The story arc, as it’s usually told, is that stuffy old Church St has — over the course of the last decade — been losing ground to hipper, more affordable watering holes in the west end.
There, a number of bars have been serving a gayish, mixed crowd on Queen St W, Dundas St W and Ossington Ave. Adding to the picture — and presumably complicating things for Church St bar owners — is a smattering of sweaty, bumpin’ gay events held monthly at straight clubs in Parkdale, Kensington and the Annex. Yes Yes Y’All. Big Primpin. Cherry Bomb.
That trend has amped up over the last year or two, as the city has welcomed Fit, Business Woman’s Special and Tapette to the mix.
But let’s not fool ourselves. Downtown gays and west-enders do not represent distinct tribes of Toronto’s gay scene. Many are as likely to go to Yes Yes Y’all or the Gladstone as they are to Buddies or Crews and Tangos. While there are some militant defenders in both camps, there’s a broad swath of partiers who are just as happy to go to a gay ’90s night in Kensington as College Night at The Barn.
With a gaggle of gay men — or a mixed gay-straight friend group — my friends and I are more inclined to hunt out a new and exciting gay night at a straight club. The expectation will be exactly that: a fun night out with friends.
In the gaybourhood, a night out — even with the same friends — feels different. More cruisey, less judgmental of a hookup.
It’s weirdly symbiotic, weirdly yin and yang, but the resurgence of gay men’s sex-centred entertainment on Church St is totally bound up with what’s happening west of the gaybourhood.
It makes sense that Church St would play up its distinctive feature — its festive, libertine atmosphere, which radiates from the bars and spills onto the street.
Lesbians and trans folks cruise Church St, obviously, but it’s the men’s bathhouses, especially Steamworks and Spa Excess, that set the tone of the strip. Add to that places like the Black Eagle and the nest of porn shops on Yonge.
Even more traditional gay bars play it up — just try to imagine a drag queen’s repartee without a healthy dose of sexual innuendo.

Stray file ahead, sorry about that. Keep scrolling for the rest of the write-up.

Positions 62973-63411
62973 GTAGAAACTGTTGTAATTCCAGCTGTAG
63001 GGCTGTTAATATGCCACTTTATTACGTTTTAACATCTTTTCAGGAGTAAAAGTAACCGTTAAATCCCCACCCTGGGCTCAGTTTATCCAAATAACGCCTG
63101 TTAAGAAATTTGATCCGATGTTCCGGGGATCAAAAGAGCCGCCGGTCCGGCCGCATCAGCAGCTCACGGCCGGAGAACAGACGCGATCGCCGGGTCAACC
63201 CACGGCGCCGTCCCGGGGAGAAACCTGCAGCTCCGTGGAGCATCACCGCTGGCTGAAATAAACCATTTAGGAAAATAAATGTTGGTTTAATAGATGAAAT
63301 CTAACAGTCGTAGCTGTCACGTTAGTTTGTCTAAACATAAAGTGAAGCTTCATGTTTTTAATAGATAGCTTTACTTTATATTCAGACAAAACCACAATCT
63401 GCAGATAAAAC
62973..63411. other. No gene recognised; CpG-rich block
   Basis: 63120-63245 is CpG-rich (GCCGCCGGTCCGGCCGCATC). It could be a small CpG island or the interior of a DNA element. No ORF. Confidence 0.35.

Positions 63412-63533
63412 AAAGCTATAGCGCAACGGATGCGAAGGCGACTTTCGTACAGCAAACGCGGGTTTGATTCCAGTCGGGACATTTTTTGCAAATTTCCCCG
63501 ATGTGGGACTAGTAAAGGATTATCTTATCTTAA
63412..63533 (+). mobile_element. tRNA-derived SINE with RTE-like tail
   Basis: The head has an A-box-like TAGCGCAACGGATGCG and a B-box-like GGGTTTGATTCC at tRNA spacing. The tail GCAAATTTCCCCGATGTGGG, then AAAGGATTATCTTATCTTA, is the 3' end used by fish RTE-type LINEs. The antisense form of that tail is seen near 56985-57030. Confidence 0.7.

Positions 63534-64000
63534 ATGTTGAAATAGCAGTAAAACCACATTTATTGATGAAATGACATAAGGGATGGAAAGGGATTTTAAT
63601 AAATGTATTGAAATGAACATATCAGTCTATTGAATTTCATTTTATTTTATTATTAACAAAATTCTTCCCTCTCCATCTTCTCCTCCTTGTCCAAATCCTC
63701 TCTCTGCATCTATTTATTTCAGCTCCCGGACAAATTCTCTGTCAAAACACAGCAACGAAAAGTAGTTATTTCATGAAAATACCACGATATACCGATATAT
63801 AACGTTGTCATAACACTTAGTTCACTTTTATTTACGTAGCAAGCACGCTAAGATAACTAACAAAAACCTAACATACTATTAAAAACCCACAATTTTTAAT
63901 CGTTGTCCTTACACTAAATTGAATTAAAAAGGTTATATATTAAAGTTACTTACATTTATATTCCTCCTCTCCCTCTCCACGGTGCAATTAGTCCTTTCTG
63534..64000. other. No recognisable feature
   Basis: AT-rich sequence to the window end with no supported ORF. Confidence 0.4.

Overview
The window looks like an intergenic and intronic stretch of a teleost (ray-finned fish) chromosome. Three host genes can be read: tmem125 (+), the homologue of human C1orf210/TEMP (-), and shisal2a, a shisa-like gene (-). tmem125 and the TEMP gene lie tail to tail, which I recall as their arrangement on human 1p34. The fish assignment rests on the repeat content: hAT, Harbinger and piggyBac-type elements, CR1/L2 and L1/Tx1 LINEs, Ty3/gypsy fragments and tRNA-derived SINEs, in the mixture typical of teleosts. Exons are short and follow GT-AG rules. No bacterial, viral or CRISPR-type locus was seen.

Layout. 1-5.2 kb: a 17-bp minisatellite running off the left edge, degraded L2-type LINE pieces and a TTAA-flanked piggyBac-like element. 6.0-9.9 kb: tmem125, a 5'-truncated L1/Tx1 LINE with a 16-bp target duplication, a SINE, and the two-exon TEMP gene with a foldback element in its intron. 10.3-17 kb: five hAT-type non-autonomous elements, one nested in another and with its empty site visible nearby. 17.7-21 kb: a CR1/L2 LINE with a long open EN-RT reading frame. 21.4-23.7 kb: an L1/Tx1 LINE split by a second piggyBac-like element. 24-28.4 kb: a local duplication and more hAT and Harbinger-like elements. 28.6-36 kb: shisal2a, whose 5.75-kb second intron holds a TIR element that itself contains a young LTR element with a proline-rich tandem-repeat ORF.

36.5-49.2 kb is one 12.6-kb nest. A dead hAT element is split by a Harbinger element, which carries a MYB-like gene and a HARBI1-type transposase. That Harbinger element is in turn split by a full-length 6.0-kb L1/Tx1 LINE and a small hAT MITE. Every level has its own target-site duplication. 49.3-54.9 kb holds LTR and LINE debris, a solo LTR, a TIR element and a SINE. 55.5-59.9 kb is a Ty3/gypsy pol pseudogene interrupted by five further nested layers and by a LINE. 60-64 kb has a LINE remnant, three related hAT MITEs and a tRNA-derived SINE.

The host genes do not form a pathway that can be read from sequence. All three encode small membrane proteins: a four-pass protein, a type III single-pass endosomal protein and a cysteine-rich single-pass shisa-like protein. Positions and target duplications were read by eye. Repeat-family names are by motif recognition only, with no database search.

There is porn playing on the bars’ TVs. There are best-ass contests. Unlike west-end club nights, the abs-and-ass posters are literally bolted into the walls of the bar.
The proximity of the bathhouses can’t be underestimated. If you’re at The Barn and you haven’t found someone by last call, you have a place to go that’s a slam-dunk. And that inevitably affects how men cruise in the bars nearby, whether or not they ever intend to end up at Steamworks. The same can’t be said of a one-off night at the Annex WreckRoom.
And that’s not to say one is better than the other; they’re just different. In mixed, queerish bars outside of the Church St nexus, cruising is less overt, less expected. Existing relationships are cemented and friend networks are expanded — that’s the appeal. Because of the geography, the crush of places where fellas can get off is less likely to inform the decisions of partiers.
So when a peeler bar named Flash opened in the heart of the Church-Wellesley Village at the end of October, it was really no surprise. It represents a neighbourhood playing to its strengths.
That a “no frills” sex club called Urge opened at Church and Dundas the same month, and the men’s strip club Remington’s just got a major facelift, all within walking distance of the Wellesley subway station? Again, it’s not a surprise.
Will Flash and Urge be able to make a go of it? That will depend on the usual blend of marketing and customer relations — just like anywhere else. But ever since Goodhandy’s landed at the foot of Church St, it’s been clear that getting laid, watching guys get it on and cruising for hookups are a big part of the area’s successful business model.